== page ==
Thermaltake Armor A30: Can you armor a sports car?
When Thermaltake decided to redo the Armor lineup I must say I was impressed. We have reviewed the A90 and the A60, both of which are solid case choices. Recently however another Thermaltake box showed at my door, the Armor A30.
The Armor A30 differs from the other two cases we have looked at by going from the mid tower design to the micro ATX form factor. This smaller size is usually reserved for budget cases, but in the case of the A30 Thermaltake is trying to make a full gaming case.
When you think gaming case you tend to think of fans and an ability to remove a lot of heat from the system. Gaming systems typically generate more heat so this is an important consideration. In the A30 Thermaltake has put a single 92mm fan for the intake but added dual 60mm fans for rear exhaust and a single 230mm fan at the top to pull out the heat. Add to this the generous placement of vents on both sides of the case and you get some serious air flow potential.
The front of the case looks pretty plain with two 5.25” bays and a single 3.5” external bay. We also see a USB 2, USB 3 and ESATA ports besides the power and typical LEDS as well as the headset and mic jacks. The lower front area is where the 90mm intake fan is housed. The blue LEDs in the fan add a bit of style to this front area.
The front and the top of the case have the angular lines we have seen in the A60 and A90, keeping the new Armor look. The top area is dominated by the 230mm exhaust fan, also with a blue LED. The middle of the top is slightly indented allowing it to function as a tray area.
The top panel is removable for installing parts instead of the typical side panel access. This could be a problem considering the small size of the case however the people at Thermaltake thought of this and made the motherboard tray area fully removable.
Not just the motherboard tray area either. They also made a 5.25” bay bracket that includes the brackets for dual 2.5” HDs as well as the single 3.5” drive. This is all with thumbscrews meaning no tools needed. Under the mounting bracket is a 3.5” HD mounting bracket as well, again removable. The result is the case basically disassembles for very easy building.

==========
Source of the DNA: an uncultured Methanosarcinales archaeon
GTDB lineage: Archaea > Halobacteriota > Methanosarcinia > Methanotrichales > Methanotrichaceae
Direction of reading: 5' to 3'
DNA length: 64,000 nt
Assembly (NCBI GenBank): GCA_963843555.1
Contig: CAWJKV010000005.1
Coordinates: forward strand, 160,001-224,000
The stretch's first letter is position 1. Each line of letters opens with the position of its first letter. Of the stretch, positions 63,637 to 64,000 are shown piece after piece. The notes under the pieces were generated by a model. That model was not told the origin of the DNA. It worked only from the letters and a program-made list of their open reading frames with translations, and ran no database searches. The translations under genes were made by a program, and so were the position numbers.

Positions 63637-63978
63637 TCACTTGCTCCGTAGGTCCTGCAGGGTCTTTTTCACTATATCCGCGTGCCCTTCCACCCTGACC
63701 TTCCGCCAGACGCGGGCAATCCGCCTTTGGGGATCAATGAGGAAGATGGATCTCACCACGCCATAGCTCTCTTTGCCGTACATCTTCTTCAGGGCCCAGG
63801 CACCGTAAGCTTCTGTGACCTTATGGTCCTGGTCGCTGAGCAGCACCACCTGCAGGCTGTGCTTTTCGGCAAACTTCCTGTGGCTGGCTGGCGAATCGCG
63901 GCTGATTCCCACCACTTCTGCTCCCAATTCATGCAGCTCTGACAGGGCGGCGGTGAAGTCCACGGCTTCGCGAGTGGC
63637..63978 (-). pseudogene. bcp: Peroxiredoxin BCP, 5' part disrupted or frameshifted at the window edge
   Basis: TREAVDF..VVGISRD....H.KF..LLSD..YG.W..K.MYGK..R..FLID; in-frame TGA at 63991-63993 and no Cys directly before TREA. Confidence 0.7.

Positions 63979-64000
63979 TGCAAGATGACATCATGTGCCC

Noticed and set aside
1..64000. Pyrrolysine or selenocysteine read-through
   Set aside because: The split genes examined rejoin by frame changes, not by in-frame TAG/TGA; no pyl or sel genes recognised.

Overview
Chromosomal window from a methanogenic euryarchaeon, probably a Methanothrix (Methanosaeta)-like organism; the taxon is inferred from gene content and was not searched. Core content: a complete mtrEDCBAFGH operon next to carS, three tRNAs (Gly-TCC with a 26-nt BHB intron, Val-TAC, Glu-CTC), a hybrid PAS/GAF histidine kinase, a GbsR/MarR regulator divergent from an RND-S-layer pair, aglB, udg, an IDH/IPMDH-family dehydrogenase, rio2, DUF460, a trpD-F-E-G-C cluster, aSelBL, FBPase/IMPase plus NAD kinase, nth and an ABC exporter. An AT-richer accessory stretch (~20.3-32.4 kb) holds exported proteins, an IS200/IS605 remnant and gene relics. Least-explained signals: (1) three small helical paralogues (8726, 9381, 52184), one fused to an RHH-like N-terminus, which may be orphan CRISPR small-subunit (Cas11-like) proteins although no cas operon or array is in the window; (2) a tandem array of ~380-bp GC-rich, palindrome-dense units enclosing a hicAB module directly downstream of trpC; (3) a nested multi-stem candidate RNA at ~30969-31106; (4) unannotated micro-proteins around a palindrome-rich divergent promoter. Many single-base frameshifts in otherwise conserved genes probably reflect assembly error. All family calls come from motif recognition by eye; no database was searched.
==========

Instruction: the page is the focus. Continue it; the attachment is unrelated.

The PSU sits in a bracket that is located right above the typical CPU area of a motherboard , limiting the size of the heat sinks you can use. This placement works well for cabling but creates a different issue, it blocks a good portion of the 230mm cooling fans area.
We put a PSU in the case and then fired off an LED behind at. As you can see 25% to 30% of the area of the fan is blocked. If you are using a PSU that has a large cooling fan this can be partially mitigated by the PSU fan helping to pull air from the case. However it still means that a good portion of the chimney fans potential is removed by design.
For purposes of this build I decided to build a solid gaming machine, so we used an AM3 motherboard with a 975 processor and a 6850 for video. We used the stock AMD heatsink and put in an SSD drive.
Firing the case up the first thing I noticed was how quiet the case is. I really expected the dual rear 60mm fans to be noisy but Thermaltake has found a nice balance between fan speed and noise level. My testing showed that the processor was running higher than in the typical case but considering the compact conditions I was not surprised. However as I looked at the setup I noticed something. The stock heatsink shoots air down into the heatsink for cooling. However it is working against 2x 60mm fans exhausting as well as a PSU and 230mm fan pulling air away as well. On a whim I reversed the fan on the heatsink, my plan worked and I got a 4c drop in CPU temps.
The last none budget case in this form factor that I looked at was the P180 mini. It is a great case but is more conservative in it’s looks, more like a compact luxury car. Taking this analogy forward with the A30, I see this case as a sports car among the compacts. It has some nice lines that scream gaming and offers a step above cooling performance than other cases in it’s form factor.
Something that truly impressed both Doug and myself was the construction. Not a single inch of wasted spaces exists within this case. Every place you look is a bracket or mounting system that can be removed if not needed and designed for easy installation. The construction is solid, the case feels solid and the finish matches everything else in the Armor lineup.
To get an idea of the compact size of the A30 we see it here in a picture next to an Antec One Hundred. This small size makes this case perfect for someone with limited space but still needing a full power computer.
The cases style and the lighting are subtle enough to impress without being overpowering. Thermaltake claims the Armor case design is meant to give gamers the feeling of have armored their PC and the style works.
This case is actually fun to build in despite the small size and the result is a solid PC case. The easy disassembly and well done internal design speaks volumes to the thought put into this case. That is why it bothers me so much that such a glaring design issue exists with placement of the PSU.
At the end of the day this is a worthy case for anyone looking to build a full gaming system in a small form factor.
Review as aired live 8 May 2011